It’s completely okay for a home grower to start twitching if the plants on his/her lawn are overgrown. Apart from this, peach trees are quite easy to grow and if you spend a little time on them, they will give you the best fruit.
A part of the maintenance, pruning overgrown peach trees is very important. If you are a new grower and have a bunch of questions like why, when, how, and so on, no need to worry anymore.
This 100% fool-proof article will answer all the questions, just stick to the last.
Without further ado, let’s begin!
Why Should You Prune an Overgrown Peach Tree?
As you are reading this article, you must be concerned about the health of your peach tree. The performance of this plant depends upon annual pruning, irrigation, fertilization, and pest management.
Yes, there are several compelling reasons to prune a peach tree. Such as:
- Pruning will create a strong framework that is able to support large yields.
- Pruning aids in balancing fruit production and vegetative growth.
- It also controls the height and spread of a tree and allows an easier harvesting.
- Pruning removes any diseased or broken branches.
Overall, you will find it really helpful. But you need to know when you should prune your peach tree and when it’s better not to do so.
When Is the Perfect Time to Prune Your Peach Tree?
If you are going to prune the tree in very cold weather, stop! You should never prune your peach tree in winter, as this can reduce the tree’s cold-hardiness and total output of fruit.
So, when is the best time for pruning? Well, it’s in early spring. Yes, you should prune the tree after the last major cold snap of winter.
About the best month, February is considered the best month for pruning. Yet, you should adjust this time based on your local weather. Worth noting, avoid pruning while the trees are blooming otherwise it can negatively affect the new growth.
But there are several growths you can remove any time of the year. We will break this sentence into pieces later.
Things You Will Need
Before going to the step-step processes, let’s have a look at what tools or equipment you are going to need for pruning the tree.
Now, Let’s move on to the steps you’ll go through.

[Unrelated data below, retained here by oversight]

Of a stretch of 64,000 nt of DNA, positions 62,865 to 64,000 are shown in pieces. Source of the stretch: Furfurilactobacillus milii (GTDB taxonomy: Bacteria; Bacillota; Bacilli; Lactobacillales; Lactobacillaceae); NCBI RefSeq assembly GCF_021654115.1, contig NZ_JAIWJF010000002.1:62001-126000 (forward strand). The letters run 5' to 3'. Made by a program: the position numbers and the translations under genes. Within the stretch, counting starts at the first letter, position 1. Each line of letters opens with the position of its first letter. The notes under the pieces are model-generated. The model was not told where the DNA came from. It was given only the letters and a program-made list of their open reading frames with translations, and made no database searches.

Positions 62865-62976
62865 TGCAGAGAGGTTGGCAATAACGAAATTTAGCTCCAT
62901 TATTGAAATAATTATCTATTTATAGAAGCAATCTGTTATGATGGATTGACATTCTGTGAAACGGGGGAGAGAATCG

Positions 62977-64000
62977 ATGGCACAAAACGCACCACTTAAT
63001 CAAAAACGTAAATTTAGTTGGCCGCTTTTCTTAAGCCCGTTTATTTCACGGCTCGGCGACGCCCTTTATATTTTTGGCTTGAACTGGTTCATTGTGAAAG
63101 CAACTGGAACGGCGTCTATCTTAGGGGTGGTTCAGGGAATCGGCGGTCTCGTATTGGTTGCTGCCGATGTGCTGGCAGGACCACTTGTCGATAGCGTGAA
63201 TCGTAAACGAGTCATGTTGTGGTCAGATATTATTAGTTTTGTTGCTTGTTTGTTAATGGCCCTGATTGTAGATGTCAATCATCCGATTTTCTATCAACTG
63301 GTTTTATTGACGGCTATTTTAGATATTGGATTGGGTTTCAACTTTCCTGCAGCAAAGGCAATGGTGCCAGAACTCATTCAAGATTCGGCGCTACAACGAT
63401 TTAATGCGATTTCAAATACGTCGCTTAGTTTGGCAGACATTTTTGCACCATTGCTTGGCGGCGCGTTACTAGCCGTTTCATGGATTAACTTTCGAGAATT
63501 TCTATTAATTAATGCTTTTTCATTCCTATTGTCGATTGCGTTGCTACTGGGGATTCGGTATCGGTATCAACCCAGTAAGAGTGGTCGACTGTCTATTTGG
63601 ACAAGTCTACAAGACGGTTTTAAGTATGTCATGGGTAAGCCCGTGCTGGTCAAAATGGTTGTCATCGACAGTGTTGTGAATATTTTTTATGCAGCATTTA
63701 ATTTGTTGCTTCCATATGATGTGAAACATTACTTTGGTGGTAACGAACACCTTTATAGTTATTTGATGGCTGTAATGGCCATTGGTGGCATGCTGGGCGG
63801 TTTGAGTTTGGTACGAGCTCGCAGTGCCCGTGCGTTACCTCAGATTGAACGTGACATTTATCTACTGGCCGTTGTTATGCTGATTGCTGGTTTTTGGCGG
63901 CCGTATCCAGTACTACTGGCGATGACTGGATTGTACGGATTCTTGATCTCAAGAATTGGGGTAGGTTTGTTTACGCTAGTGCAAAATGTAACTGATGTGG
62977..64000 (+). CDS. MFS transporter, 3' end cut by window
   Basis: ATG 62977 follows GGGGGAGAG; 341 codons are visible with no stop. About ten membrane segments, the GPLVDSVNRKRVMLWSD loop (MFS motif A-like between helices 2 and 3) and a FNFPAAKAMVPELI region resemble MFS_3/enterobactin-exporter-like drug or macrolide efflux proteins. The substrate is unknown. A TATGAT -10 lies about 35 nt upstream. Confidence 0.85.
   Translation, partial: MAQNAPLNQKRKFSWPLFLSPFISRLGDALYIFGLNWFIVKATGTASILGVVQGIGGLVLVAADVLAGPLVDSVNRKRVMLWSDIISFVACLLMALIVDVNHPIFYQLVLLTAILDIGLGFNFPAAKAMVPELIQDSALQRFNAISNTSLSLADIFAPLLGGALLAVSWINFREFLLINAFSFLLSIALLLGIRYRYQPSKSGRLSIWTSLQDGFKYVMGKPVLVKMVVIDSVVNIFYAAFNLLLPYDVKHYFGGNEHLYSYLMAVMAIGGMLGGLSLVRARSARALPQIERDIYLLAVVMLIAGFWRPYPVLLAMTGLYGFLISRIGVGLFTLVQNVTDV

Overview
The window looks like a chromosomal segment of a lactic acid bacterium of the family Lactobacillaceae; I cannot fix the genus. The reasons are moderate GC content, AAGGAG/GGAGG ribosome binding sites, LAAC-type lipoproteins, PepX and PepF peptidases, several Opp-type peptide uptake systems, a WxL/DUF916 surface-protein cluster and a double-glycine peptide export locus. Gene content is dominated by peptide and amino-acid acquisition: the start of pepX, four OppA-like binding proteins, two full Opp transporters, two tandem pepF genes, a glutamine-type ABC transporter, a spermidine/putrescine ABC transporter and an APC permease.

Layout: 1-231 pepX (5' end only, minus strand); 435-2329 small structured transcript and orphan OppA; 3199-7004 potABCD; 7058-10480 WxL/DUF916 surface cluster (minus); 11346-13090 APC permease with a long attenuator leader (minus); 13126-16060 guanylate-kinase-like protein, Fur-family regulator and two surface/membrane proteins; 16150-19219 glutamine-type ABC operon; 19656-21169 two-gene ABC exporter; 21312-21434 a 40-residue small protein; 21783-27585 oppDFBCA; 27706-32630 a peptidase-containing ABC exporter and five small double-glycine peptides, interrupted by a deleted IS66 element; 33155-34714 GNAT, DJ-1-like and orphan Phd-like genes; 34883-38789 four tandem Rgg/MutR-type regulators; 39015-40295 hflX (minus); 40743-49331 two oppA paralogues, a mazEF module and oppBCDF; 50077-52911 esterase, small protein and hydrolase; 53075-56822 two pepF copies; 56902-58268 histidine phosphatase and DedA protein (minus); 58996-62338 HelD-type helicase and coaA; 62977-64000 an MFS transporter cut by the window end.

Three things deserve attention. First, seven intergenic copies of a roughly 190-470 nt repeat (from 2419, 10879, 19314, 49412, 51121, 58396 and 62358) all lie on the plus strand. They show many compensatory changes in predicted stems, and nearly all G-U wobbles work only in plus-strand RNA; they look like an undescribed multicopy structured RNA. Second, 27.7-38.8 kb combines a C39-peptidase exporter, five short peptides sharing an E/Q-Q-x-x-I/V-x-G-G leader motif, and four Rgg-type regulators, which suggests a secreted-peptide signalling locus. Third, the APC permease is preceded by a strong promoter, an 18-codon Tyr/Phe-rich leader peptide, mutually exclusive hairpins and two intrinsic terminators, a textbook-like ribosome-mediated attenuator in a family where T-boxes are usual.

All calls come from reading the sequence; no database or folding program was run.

How To Prune an Overgrown Peach Tree?
Well, once you’re done with managing or purchasing the things needed, let’s go through the steps below:
Step 1: Remove Dead, Damaged and Diseased Branches
We told before that some of the growths you can remove any time of the year. So, this step can be followed at any time. You can remove:
- Fungus-infected or dead branches
- Suckers (the shoots that arise near the roots of the tree)
- Water shoots that grow from the top branches
- Dried fruits that still remaining from the previous time’s harvest
You can use a long-handled pruner or a pruning saw to remove them.
Step 2: Trim the Tall Branches
Trim the ends of the tall branches using a pruner. Hence, the intention is to keep the tree at a harvestable height. If you prune without a ladder, that means cutting the branches at a height that you’ll be able to reach from the ground.
Step 3: Give Your Tee a ‘V’-Shaped Profile
How to do this? Well, all you need to do is to select 3-5 main upward-growing branches along the outside of the tree. Then, use a pruning saw or a pruner to remove any competing large branches.
Pay more attention to remove branches in the center of the tree and those growing downward or horizontal. The intention is to create a tree with a ‘V’-shaped profile and an open center.
Step 4: Remove Small, Spindly Branches Growing Toward Interior
If there are any small, spindly branches that grow from the main branches inward, prune them too. Don’t forget to remove any shoots that point straight up or down, so that they won’t allow the peach tree to properly grow into the wanted V shape.
Step 5: Cut Back Remaining Red Shoots
Cut back the new red shoots to a length of around 18 inches, use a pruner to make it happen. Remember to make the cuts at an outward-facing bud.
As we said before, don’t forget to cut the suckers at the base of your tree. But it will be better if you just pull them off with your hand (if they’re small enough). Because they are less likely to regrow if they are pulled rather than cut.
Step 6: Plan for the Future Growth
In case, there is no new growth within reach on a tall branch, you can remove the whole branch. If you regularly prune the following years, be sure that there will be plenty of new growth lower on the tree where you can’t reach it.
Pruning Overgrown Peach Trees – FAQs
Question: How will I understand if I’m over-pruning my tree? And what’ll happen if I over-prune?
Answer: Try your best not to over-prune your peach tree. It will reduce fruit production and hinder the tree’s growth.
And yes, if you remove more than ⅓ of the tree’s volume at a time, it will be considered as over-pruning.
Question: How much I should prune my peach tree annually?
Answer: About 40%.
Question: How much trimming will not result in killing my tree?
Answer: More than 25% of a tree’s canopy at one time can kill the tree.
Congratulations, you now know each and every necessary information about pruning overgrown peach trees.
Don’t forget to wear gloves while working with the equipment. Try to look after your peach trees throughout the year and be careful about the perfect timing of pruning them.
Go for it now, happy camping!
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